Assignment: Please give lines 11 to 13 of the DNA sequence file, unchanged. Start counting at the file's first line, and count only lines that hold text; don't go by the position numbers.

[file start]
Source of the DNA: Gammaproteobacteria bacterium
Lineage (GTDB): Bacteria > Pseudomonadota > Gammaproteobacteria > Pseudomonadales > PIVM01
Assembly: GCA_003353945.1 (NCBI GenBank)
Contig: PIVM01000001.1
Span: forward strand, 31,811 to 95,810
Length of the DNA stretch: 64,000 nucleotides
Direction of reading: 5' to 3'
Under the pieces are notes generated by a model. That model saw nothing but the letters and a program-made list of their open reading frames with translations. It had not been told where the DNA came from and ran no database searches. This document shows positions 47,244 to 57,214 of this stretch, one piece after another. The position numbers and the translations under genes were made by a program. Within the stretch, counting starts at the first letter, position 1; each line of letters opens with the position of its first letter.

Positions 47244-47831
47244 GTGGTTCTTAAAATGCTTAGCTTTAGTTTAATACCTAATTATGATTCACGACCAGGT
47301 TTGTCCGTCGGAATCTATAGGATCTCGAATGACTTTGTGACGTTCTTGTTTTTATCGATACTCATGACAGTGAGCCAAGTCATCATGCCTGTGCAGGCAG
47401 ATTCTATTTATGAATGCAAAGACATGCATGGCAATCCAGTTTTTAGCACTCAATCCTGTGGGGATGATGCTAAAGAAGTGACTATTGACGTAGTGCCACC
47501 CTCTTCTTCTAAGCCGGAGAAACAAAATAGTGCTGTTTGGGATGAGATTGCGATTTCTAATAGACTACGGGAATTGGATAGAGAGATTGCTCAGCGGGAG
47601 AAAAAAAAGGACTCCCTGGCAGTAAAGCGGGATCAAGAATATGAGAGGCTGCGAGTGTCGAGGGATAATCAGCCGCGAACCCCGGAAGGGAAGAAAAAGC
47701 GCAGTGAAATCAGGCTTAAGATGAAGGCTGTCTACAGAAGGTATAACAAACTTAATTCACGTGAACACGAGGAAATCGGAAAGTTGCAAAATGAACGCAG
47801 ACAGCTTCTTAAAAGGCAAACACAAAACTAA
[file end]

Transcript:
47301 TTGTCCGTCGGAATCTATAGGATCTCGAATGACTTTGTGACGTTCTTGTTTTTATCGATACTCATGACAGTGAGCCAAGTCATCATGCCTGTGCAGGCAG
47401 ATTCTATTTATGAATGCAAAGACATGCATGGCAATCCAGTTTTTAGCACTCAATCCTGTGGGGATGATGCTAAAGAAGTGACTATTGACGTAGTGCCACC
47501 CTCTTCTTCTAAGCCGGAGAAACAAAATAGTGCTGTTTGGGATGAGATTGCGATTTCTAATAGACTACGGGAATTGGATAGAGAGATTGCTCAGCGGGAG